Monkey business at school while Jones away

A trusted friend ... Jones the Monkey with the Terrace School's room three pupils in Alexandra....
A trusted friend ... Jones the Monkey with the Terrace School's room three pupils in Alexandra. Photo by Leith Huffadine.
There's a monkey loose in The Terrace School's room 3 but no-one is trying to catch him.

Jones the monkey is a soft toy and has been at the Alexandra school since the beginning of the term.

He has ventured to Mt Cook, ridden buses and even met Olympic Games gold medallist Hamish Bond, but his reason for being there is not all monkey business.

Jones is a stand-in.

He is there in the place of Jones Halstead Bagrie, a pupil at the school who is in Christchurch Hospital, battling a rare form of cancer.

Jones (10) was diagnosed with embryonal rhabdomyosarcoma in December last year and was admitted to Christchurch Hospital later that month, where he remains for chemotherapy and radiation therapy.

His mother, Sue Halstead, said he was also born with a partial deletion of chromosome 13, which was so rare nobody knew what it meant for him.

Doctors had given him a 50% chance of a full recovery from the cancer.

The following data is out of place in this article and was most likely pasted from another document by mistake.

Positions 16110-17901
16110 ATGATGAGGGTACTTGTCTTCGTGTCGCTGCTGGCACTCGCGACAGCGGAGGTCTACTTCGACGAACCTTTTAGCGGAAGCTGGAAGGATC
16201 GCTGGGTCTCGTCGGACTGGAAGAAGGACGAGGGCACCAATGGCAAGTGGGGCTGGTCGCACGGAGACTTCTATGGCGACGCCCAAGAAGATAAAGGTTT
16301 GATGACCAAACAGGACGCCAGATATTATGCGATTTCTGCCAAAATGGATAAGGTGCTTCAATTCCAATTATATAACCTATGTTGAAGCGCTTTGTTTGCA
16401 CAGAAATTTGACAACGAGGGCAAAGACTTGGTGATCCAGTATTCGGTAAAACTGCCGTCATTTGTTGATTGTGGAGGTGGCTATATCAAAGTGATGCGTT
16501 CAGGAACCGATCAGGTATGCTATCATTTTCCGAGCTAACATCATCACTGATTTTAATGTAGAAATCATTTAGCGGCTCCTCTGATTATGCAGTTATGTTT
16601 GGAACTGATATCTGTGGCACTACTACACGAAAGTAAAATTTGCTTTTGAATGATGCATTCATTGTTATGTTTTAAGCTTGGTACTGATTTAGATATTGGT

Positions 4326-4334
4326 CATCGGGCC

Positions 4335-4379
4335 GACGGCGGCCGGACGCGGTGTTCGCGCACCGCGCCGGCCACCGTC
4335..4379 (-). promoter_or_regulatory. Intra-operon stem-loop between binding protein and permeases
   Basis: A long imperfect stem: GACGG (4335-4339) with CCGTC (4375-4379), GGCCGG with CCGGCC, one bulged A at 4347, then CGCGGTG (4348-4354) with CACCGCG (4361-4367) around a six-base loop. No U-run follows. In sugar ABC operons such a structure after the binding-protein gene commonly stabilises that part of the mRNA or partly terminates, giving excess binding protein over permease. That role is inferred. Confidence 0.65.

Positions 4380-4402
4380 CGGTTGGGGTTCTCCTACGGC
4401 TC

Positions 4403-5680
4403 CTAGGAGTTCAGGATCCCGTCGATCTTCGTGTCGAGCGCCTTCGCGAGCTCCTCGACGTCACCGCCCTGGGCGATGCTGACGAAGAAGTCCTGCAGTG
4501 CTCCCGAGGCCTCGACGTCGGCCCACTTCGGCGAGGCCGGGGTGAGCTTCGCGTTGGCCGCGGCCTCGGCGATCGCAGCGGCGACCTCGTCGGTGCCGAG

He had surgery to remove a cancerous tumour, but now faced chemotherapy to ''mop up'' traces of the remaining cancer.

He was ''absolutely'' fighting it, but it had made him a ''99-year-old version of himself'', she said.

Jones' teacher, Matt Murphy said the idea for the substitute came from fellow teacher Ann Conder.

''It's been great. The biggest thing is there's a connection with Jones. When we skyped Jones, he finds it really neat that he is still in class as a wee monkey.''

Pupils from his class said having Jones the monkey around helped when they missed Jones himself.

They wanted to make sure he was always in the class with them.

The monkey even had a soft toy friend, a koala called Blake.

Other escapades of Jones the monkey had included fishing and riding an ''iceberg'' in the Hooker Lake near Mt Cook while the class was at camp.

Jones always asked to see his monkey self when skyping his classmates, they said.

Ms Halstead said the school, his former school, Alexandra Primary, and the whole community had got behind Jones.

Members of the community had organised a concert this Sunday to raise funds for her; someone had established an online fundraising page; others had set up a quiz night and Terrace school pupils were conducting a coin drive.

''I have a lot of people to thank.''

The money would help as she had to close her business to move to Christchurch with her daughter Briar (8) to support Jones, and had to consider the cost of preparing her home as his immune system had been compromised.

He was expected to be able to return home about June.

Ms Halstead hoped doctors would allow Jones a special trip to the fundraising concert at Alexandra's former swimming pool site on Sunday from noon.

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